Further, the ECB is not incapable of firing its “bullets” – it is intervening regularly in the secondary bond markets and effectively acting as a fiscal authority for the Eurozone states. The EMU could continue without issue if the Euro bosses scrapped the Stability and Growth Pact restrictions on public deficits; abandoned the harsh austerity programs they are forcing on nations; and ensured the ECB maintained its bond purchases to whatever level were needed to support demand and jobs growth in the member states.

The real problem is not financial – there are enough “bullets”. The real problem is political – our leaders have failed us and need to be sacked.

One way of helping in this regard is to support grass roots movements such as October 15, 2011. I think this sort of development which can be inclusive of all cultures, races, gender, age groups and exploit the subversive capacity of the Internet is worth supporting.


Perhaps the next IMF boss can issue the 1933 testimony of Marriner Eccles to all staff and run a quiz to see who stays and who goes onto the unemployment queue.

Of-course, those who go onto the queue will then be able to enjoy the comforting thought that their unemployment is voluntary and an optimal choice between labour and leisure with the latter winning. They will also be able to enjoy any cuts in unemployment benefits that some misguided government might introduce because they will know that the benefits erode their incentive to work.

I have run out of time today (and energy). More tomorrow.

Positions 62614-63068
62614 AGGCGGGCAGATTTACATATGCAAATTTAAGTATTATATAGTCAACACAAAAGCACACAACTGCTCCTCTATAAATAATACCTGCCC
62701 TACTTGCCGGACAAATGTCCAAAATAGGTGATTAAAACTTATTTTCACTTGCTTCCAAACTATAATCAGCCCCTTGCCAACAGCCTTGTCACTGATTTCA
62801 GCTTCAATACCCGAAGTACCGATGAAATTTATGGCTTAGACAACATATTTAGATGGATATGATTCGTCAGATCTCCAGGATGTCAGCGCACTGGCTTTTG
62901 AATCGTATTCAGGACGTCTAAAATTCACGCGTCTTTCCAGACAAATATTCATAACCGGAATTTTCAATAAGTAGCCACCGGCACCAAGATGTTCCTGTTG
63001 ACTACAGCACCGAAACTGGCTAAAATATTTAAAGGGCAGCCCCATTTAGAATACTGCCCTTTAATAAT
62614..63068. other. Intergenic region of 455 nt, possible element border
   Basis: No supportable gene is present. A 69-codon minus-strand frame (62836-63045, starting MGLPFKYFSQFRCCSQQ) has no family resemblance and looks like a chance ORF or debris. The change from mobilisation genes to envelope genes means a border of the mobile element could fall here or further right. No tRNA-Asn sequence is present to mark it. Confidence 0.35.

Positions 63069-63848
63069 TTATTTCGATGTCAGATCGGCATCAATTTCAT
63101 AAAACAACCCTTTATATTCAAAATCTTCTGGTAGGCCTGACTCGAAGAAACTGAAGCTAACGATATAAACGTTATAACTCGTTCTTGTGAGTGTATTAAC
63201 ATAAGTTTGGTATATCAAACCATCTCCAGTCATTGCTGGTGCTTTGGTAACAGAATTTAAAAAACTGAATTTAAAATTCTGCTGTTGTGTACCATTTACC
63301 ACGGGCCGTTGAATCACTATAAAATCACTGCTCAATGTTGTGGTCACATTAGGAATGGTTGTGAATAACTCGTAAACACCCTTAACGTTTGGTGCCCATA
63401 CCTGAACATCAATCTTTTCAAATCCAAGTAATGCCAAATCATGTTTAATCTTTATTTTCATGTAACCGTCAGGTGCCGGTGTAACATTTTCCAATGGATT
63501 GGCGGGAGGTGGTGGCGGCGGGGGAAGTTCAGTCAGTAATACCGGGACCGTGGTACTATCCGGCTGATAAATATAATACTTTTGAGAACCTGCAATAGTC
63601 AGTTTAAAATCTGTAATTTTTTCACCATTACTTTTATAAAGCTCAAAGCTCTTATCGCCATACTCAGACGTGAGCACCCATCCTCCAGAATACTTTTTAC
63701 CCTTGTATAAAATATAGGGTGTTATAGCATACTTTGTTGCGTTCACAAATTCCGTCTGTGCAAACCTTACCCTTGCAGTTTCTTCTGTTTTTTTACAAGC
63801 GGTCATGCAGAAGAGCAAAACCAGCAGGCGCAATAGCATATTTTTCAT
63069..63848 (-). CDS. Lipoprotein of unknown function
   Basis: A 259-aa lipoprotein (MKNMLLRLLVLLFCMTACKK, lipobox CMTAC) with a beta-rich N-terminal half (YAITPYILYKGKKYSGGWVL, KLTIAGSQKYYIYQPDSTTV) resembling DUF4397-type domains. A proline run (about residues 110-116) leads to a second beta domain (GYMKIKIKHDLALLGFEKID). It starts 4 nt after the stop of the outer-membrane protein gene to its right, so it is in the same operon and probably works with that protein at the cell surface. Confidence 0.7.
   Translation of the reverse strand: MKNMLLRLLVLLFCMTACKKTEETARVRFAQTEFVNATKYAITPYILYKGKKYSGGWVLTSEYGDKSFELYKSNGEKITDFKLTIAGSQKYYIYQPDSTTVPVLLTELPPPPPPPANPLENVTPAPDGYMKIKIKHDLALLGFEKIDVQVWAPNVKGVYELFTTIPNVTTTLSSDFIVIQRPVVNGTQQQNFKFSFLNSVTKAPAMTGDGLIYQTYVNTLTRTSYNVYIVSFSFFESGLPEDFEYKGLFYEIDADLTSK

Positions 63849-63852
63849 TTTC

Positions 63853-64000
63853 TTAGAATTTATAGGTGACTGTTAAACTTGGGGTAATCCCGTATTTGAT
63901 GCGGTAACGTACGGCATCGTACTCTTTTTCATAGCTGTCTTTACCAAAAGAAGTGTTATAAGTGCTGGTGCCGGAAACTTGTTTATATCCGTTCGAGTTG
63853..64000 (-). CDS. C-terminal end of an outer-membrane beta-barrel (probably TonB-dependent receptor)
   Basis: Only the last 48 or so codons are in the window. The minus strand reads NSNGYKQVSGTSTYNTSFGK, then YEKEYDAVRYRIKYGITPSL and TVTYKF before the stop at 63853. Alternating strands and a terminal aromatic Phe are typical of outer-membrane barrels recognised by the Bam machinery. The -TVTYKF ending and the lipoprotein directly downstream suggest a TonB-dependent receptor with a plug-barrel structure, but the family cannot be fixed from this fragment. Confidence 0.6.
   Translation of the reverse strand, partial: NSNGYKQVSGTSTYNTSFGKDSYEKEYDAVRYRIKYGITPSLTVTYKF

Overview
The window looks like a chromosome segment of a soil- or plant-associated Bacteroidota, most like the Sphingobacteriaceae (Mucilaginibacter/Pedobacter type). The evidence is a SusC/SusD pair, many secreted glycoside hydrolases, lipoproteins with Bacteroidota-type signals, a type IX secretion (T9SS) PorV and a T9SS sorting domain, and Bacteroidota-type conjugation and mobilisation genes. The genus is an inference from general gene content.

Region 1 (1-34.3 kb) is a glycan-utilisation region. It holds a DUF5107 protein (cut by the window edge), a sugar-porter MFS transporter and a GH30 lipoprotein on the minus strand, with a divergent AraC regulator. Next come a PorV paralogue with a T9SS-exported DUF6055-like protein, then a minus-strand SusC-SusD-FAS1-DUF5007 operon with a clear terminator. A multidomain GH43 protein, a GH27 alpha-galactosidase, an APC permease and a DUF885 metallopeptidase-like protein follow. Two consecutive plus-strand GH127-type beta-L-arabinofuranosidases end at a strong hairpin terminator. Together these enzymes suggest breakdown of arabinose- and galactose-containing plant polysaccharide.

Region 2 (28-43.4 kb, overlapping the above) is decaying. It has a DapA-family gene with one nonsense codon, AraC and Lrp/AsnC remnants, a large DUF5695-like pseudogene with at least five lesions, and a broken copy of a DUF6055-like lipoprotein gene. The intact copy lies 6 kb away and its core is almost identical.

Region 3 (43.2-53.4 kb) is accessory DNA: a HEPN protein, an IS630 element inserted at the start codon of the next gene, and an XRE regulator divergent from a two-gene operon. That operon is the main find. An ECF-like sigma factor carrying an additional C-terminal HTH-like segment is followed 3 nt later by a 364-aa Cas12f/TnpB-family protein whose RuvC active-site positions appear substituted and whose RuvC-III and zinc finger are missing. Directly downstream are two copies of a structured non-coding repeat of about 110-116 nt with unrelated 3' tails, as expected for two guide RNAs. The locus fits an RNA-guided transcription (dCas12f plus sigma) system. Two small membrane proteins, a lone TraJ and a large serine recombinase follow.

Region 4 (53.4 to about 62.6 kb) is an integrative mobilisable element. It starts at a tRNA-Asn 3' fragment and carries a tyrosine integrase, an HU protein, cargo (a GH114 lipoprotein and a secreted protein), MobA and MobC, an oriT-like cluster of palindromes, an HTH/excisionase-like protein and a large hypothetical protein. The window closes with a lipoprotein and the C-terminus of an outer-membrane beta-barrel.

That is enough for today!

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    This Post Has 16 Comments
    1. When you read what some of these idiots say, you wonder how humanity has survived natural selection processes throughout our evolutionary past. Jared Diamond has a thesis that might explain this. He argues that the evidence suggests that so-called primitive people are generally smarter than those from more “advance” societies simply because the stupid ones die, while in “advanced” societies stupid people are protected. In fact, it could be argued that stupid people are rewarded in more “advanced” societies.

      One possible exception to the correlation between stupidity and success would be organized, successful psychopaths, who are generally not stupid though their hubristic tendencies may be unbounded, thereby leading them to say and do things that may not be in their best interests (though of course they “calclulate” that they are). Some of our bankers fit this description.

    2. @Larry,

      Our version of capitalism doesn’t especially reward the most intelligent and capable. Established mega wealthy families have to spawn complete dimwits to lose their wealth. If a new niche opens up, there is a quick lottery where a few lucky entrepreneurs win entry to the club.

      In the corporate world it is the dependable, butt polishing, yes men who succeed generally. The sharp brains who actually invent all the good stuff, get a thank you note and a 50p voucher for Tesco. It’s a harsh lesson for many, to learn the company owns all your brain activity while you are in their employ. If we went back to small stone age communities style the corporate yes man type would be made to carry the turds out of the cave every morning, befitting their natural ability.

    3. Andrew,

      I had to publish that on my Facebook wall mate, that is the best and funniest comment I have heard on the modern corporate landscape in ages, what we would give to see those lily livered yes men type bosses shoveling out Turds, priceless!!!

    4. Latest reports indicate the IMF does not have the cash to rescue the Euro zone. Similarly the ECB will pass on losses of the rumoured 50% Greek haircut back to European Central Banks meanwhile will not Ireland et al also expect some debt forgiveness? Quickly pass on the deflating parcel!! Here in the UK I can not get an answer to how much UK is expected to contribute to IMF (13%?) or the EFSF – money we could use for a job guarantee programme.